That Valentine’s Day was probably one of the longest days of my life as I spent every minute imagining all I was missing. Finally, sometime after 3:00, I heard the squeal of the school bus’ brakes as it stopped in front of my house. When my brother came into the house, he didn’t call me chipmunk or tease me for missing all the festivities. Instead, he handed me the shoebox I had so painstakingly decorated only a few days earlier. But now, it was full of Valentine’s and candy. I spent hours reading and treasuring all of the cards, even the ones I knew weren’t heartfelt.
A few days later when I returned to class, my name was one of many written in dark chalk on the blackboard. Apparently, some nameless person (me?) had come to school with the mumps and shared the virus with everyone else.
Eventually, attendance went back up and our class returned to the same, miserable status quo. But I didn’t. That Valentine’s Day taught me a lot about love:
1. Love is about the memories we treasure because, even though they sometimes grow out of difficult situations, they remind us of people and challenges we’ve overcome.
2.Love is about finding a song that will mean something to you at any age. For me, the Rolling Stones got it exactly right. “You can’t always get what you want, but if you try sometimes, well you just might find, you get what you need.”
3. Love is about having a family whose support will always make the worst day a little bit brighter.
4. Love is learning to treasure all the small gifts, even ones from people who may not realize that they were giving anything of importance.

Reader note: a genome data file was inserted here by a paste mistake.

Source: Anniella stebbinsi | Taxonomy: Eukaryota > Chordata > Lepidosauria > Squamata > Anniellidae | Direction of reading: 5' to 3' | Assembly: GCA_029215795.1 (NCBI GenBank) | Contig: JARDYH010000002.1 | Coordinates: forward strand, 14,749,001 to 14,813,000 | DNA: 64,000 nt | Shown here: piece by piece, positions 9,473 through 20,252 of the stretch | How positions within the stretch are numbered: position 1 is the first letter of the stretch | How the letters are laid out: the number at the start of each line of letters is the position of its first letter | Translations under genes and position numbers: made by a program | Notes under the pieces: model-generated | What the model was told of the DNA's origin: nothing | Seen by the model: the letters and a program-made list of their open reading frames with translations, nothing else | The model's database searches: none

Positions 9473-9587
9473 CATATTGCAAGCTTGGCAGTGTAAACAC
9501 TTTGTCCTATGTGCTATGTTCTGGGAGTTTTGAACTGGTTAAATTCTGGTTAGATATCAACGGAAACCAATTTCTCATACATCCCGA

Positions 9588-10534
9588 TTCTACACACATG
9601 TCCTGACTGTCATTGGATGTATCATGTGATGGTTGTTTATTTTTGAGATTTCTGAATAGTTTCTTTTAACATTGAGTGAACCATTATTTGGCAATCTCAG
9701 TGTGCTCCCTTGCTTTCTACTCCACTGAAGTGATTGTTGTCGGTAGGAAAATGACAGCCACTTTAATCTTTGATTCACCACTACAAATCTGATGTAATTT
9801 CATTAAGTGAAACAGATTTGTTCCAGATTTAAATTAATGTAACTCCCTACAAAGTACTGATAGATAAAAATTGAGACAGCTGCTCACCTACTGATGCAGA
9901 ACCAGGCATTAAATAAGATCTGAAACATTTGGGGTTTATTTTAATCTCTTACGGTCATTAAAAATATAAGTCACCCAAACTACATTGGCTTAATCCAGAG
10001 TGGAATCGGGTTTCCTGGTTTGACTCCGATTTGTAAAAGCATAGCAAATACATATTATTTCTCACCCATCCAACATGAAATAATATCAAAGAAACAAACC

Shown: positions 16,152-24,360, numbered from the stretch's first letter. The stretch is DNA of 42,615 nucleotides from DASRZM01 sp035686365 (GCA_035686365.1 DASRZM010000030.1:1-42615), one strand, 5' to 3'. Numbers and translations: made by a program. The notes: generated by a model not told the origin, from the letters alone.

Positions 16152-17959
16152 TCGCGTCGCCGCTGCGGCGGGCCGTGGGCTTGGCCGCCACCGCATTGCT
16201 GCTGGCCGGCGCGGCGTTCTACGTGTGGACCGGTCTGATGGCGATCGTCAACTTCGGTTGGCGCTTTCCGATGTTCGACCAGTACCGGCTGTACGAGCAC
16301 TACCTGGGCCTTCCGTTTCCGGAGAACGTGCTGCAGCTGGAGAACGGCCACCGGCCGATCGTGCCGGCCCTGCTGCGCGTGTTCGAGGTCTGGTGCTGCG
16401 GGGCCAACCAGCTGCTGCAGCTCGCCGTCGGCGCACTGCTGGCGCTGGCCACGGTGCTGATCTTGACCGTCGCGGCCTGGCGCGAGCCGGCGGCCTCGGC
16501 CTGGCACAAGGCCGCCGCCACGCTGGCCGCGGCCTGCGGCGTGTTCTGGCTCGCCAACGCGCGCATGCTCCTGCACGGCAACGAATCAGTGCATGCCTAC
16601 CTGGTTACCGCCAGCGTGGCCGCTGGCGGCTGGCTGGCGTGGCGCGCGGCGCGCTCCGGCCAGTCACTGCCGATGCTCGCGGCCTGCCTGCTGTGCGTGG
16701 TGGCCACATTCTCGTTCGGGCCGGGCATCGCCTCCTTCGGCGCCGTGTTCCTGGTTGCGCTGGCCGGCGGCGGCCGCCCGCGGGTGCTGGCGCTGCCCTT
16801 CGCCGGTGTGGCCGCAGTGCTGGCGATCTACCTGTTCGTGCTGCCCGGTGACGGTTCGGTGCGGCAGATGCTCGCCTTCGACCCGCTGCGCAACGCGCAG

5. Love is about taking care yourself, even when others will try to make you feel as though their needs should come first.
Most of all, I learned that Valentine’s Day is much more complicated than cards, or candy or having just one special person in your life. It’s about recognizing and acknowledge everything that makes you happy.
And, over the past 40 years, I’ve been immensely blessed with people, memories and circumstances that make me happy.
Which, is why, even though I may not entirely succumb to the sappiness of Valentine’s Day, I certainly embrace the sentiments, and the lessons, it’s taught me.
Being a very practical person, I’m extremely fortunate to have a pragmatic daughter. Unlike many of her peers, she’s shown little concern about romance and relationships. Other than incessantly listening to Taylor Swift songs and keeping tabs on Taylor’s love life, she just doesn’t seem to care.
And while I hope that doesn’t change, I also know that, eventually, it will.
I can’t imagine that she’ll ever be the type of person who feels incomplete without a significant other, but I do know that she will start dating at some point.